We have free will, and it certainly is part of our nature, but to call it part of our essence is like going in circles. You're using what gives you the right to define essence to argue that there's a prior understanding of essence. No knowledge exists outside of our own perceptions. There is no knowledge that isn't fallible by the human condition because we are subject to believing whatever we want. There's no other conclusion but to say that existence precedes essence, because essence will only ever exist once existence has been established.

I'd like to thank my opponent for his insight. His objection truly made me think and it is the sole reason for why I'm here.


My opponent mistakenly puts that free will can not be an essence and gives no reasoning behind it. He waves it aside and dismisses it as if it were a pesky fly. Unfortunately for him, his argument rests upon the very foundation that free will is in our nature and thus part of our essence. This is even contestable, Nietzsche for one talks about not free will but freeDOM of will. An example he uses is that we can not blame birds of prey for their predatory behavior since it is in their nature. My opponent, however, fails to see the significance in this problem which has been debated for centuries.

My opponent also accuses me of circular reasoning, however I am simply pointing out that the ability to choose an action, free will, if it existed would in fact define us. Actions do not alone define people, but also their intentions. To do otherwise is foolish.

I urge people to vote con simply on the fact that I have refuted my opponent, which is all that I need to do it win. My opponent has not adequately responded to my rebuttals.
Debate Round No. 4
13 comments have been posted on this debate. Showing 1 through 10 records.
Posted by KristophKP 7 years ago
Were we able to sit down and talk about this I don't think we'd be so divided. Think about a conversation in real life. You start talking about one thing with the intention of making an argument for something else, but before you get to that your conversation partner asks for clarification of your first point. This is what this debate set-up desperately lacks, which can never be had.

What you're describing is our nature, which I would argue to be very different from our essence. In essence *pun*, our essence is our concept of what it means to be man. That we exist is part of our nature and not susceptible to human definition. That we have free will is much the same. You can't cross nature with essence. Animals don't have an essence, they only have their nature. Free will is what allows our essence, but itself isn't what we define for ourselves.
Posted by Priceless29 7 years ago
Your missing the point, there must be basic fundamental things that make a person human before they can define them self. There is a difference between saying that I am Priceless and that I am Human. Actions and intentions define as a person, but it does not define us as a human. I am a human because I have certain features.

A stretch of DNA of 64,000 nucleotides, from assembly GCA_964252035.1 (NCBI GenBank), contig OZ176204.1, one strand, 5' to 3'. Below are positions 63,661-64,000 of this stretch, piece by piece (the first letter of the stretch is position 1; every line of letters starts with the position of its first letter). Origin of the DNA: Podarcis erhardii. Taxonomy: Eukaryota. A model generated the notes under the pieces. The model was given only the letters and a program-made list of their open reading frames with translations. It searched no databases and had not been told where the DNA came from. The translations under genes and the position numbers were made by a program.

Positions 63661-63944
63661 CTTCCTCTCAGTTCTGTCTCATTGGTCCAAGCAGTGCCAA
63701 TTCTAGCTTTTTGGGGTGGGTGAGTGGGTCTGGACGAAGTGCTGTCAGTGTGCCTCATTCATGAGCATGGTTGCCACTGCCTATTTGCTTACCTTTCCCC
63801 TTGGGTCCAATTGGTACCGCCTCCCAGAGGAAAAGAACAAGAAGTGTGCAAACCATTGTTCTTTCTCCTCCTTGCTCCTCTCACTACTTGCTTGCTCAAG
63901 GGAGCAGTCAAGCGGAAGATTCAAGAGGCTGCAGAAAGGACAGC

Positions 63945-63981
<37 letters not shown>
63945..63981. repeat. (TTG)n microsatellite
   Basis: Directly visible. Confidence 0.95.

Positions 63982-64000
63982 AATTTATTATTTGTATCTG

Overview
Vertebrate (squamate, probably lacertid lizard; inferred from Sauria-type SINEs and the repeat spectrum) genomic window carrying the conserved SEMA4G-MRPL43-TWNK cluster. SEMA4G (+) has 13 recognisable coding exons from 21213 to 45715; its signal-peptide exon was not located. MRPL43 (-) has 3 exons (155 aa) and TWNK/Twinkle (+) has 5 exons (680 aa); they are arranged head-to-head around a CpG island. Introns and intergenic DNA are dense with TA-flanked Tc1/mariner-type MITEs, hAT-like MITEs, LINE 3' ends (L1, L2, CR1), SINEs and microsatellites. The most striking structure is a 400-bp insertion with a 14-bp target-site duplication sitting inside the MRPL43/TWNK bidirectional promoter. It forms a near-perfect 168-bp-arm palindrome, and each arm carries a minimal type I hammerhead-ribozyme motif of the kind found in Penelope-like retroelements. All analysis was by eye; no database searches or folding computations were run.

Your statement about the senses actually helps me, if we didn't have any senses we could not experience anything. We are automatically born with senses. It is part of our "nature" to have senses.
Posted by KristophKP 7 years ago
How so? Imagine a child born without any senses. What would it ever know about itself?
Posted by Priceless29 7 years ago
Just because we exist before we find out our essence does not mean that we don't have any.
Posted by KristophKP 7 years ago
If man didn't exist, would he have an essence? For all your accusations of my dismissive arguing, this is the one point that you failed to address.

Thank you for the debate.
Posted by Priceless29 7 years ago
Sorry I didn't post this one the debate, was in a rush to put out my acceptance. Mistake on my part. I accept the current definition as existence precedes essence means that we have designed our own nature.
Posted by joze14rock 7 years ago
I'm the same as waylon.fairbanks
Sartre is my hero!
Posted by KristophKP 7 years ago
There's nothing wrong with not being interested in one of the most philosophical inquiries.

I agree that it is a bit obscure and I'll add some information in order to avoid a nagging semantic problem.
Posted by RoyLatham 7 years ago
I don't see why the topic interesting. The challenge apparently supposes that an opponent knows what it is about, but it's more likely you'll end up with a semantic argument about what the resolution means. With something this obscure, you should start by providing links to background information and your interpretation of what the resolution means.
Posted by KristophKP 7 years ago
I'm glad you think so RogueAngel. Good luck in your debate.
1 votes has been placed for this debate.
Vote Placed by ReformedArsenal 7 years ago
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Total points awarded:03 
Reasons for voting decision: Con adequately refutes the argument.